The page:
In terms of advocacy, qualitative data indicates that most processes tend to happen in a top-down fashion, with the feedback happening mostly at the governmental level (i.e., local educational agencies reporting data back up to the state). On the plus side, most state-level advocacy groups have the staff capacity to put significant energy into understanding various issues and the key players with which to engage, whereas most local organizations are very small and typically cannot take on large advocacy projects. On the other hand, there does not appear to be very much or very deep local involvement, which may mean that markers of improvement or success are not highlighted as much as they could be, and smaller organizations instead focusing on direct service provision.
This also ties in with the importance of capacity building and a need for information and resource sharing. Capacity building was seen as an investment in effectiveness and long term sustainability. Additionally, many organizations were keenly interested in collaborating to increase their impact. Information sharing is key to collaboration, as the flow of information between organizations helps all levels stay up to date and be able to provide key data and data “translations” to other organizations as needed.
One notable snippet was the comment by an interviewee that Southern California regions have to advocate hard; Northern California/the Bay Area already has the ear of Sacramento and Sacramento-level organizations. This is particularly interesting in light of the substantial numbers of students who originate from the Southern California region and enroll in both the University of California and the California State System, as well as the number of students who originate from Southern California community colleges and subsequently transfer into either of the two state systems.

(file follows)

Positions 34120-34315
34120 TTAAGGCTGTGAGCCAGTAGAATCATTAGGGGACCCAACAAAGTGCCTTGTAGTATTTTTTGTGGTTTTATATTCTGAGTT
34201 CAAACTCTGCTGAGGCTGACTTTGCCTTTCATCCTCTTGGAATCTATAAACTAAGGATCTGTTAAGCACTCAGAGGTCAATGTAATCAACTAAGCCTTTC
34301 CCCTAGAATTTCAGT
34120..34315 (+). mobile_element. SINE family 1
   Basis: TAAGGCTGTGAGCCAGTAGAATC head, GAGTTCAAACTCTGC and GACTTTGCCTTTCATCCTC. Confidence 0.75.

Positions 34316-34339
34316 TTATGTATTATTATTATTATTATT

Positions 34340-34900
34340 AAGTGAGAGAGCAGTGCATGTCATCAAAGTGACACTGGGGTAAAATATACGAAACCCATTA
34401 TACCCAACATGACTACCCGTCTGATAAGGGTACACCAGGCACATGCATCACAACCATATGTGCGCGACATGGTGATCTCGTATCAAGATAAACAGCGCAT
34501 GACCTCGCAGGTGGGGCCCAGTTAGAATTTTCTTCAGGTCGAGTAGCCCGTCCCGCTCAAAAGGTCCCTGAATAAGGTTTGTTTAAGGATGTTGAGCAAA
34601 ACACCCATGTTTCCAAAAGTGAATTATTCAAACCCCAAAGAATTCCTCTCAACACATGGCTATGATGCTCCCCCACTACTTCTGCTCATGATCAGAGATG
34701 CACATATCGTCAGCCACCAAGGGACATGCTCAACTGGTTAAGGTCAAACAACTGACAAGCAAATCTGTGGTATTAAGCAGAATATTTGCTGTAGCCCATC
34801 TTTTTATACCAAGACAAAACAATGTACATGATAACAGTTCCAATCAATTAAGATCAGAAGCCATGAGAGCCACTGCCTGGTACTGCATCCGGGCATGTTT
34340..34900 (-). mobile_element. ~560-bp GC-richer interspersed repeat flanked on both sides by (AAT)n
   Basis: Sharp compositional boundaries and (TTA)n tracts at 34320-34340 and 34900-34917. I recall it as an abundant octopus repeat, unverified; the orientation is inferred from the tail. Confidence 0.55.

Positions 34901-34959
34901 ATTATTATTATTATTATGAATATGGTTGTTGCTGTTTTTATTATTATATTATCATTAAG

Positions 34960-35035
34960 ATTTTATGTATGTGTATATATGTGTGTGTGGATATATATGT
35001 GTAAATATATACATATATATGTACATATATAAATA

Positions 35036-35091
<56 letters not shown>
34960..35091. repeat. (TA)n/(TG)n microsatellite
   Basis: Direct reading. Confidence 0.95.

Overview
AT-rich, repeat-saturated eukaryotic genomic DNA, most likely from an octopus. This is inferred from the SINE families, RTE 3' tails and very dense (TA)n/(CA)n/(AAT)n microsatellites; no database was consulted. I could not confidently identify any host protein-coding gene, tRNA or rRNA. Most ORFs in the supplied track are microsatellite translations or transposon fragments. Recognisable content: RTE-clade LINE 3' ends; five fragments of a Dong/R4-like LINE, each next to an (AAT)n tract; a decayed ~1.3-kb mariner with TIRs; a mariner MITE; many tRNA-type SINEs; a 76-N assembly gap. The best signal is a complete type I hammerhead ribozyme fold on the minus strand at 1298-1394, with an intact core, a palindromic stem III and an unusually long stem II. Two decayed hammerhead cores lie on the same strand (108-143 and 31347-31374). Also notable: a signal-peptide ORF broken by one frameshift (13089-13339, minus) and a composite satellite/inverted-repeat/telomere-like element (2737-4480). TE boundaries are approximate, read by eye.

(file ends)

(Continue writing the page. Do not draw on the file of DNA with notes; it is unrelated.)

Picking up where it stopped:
In large part, this report’s recommendations focus on increasing access, data reporting and availability, overall investments in higher education at all levels, and strengthening pipelines. While there is currently work being done on increasing access and which has shown promise, lessons learned from the AB705 and the SB2 process indicate that we can and should do more to help open doors for historically underrepresented students. And collecting disaggregated, longitudinal data would go a long way in understanding both the need, but also the impact of policies and programs on student success.
Investment in higher education has been a longstanding issue in California. Affordability of higher education routinely comes up as a major issue, with the cost of tuition remaining a barrier to entry for many. And while funding from the state has been tied to increasing transfer rates (transferring from a community college can be a more cost-accessible way to graduate from a 4-year institution), the University of California system has had difficulty in meeting the transfer to freshman admit ratios. Thus investment into support such as academic and non-academic counselor positions could substantially benefit students who wish to transfer, and those who have successfully transferred and need non-academic support to ensure they can graduate on time.
Finally, strengthening pipelines for both transferring as well as to the workforce can help students successfully prepare for their post-school lives. California’s higher education institutions have made the state a leader in producing a highly skilled workforce, and the state boasts an incredibly diverse economy with a high standard of living. Strengthening the workforce and career pipelines can help students be better prepared for their eventual post-college careers, including understanding the full range of job opportunities available to them.
By holding the doors to higher education as wide open as possible, we can begin to address historical and persistent equity gaps in educational attainment and access to good jobs.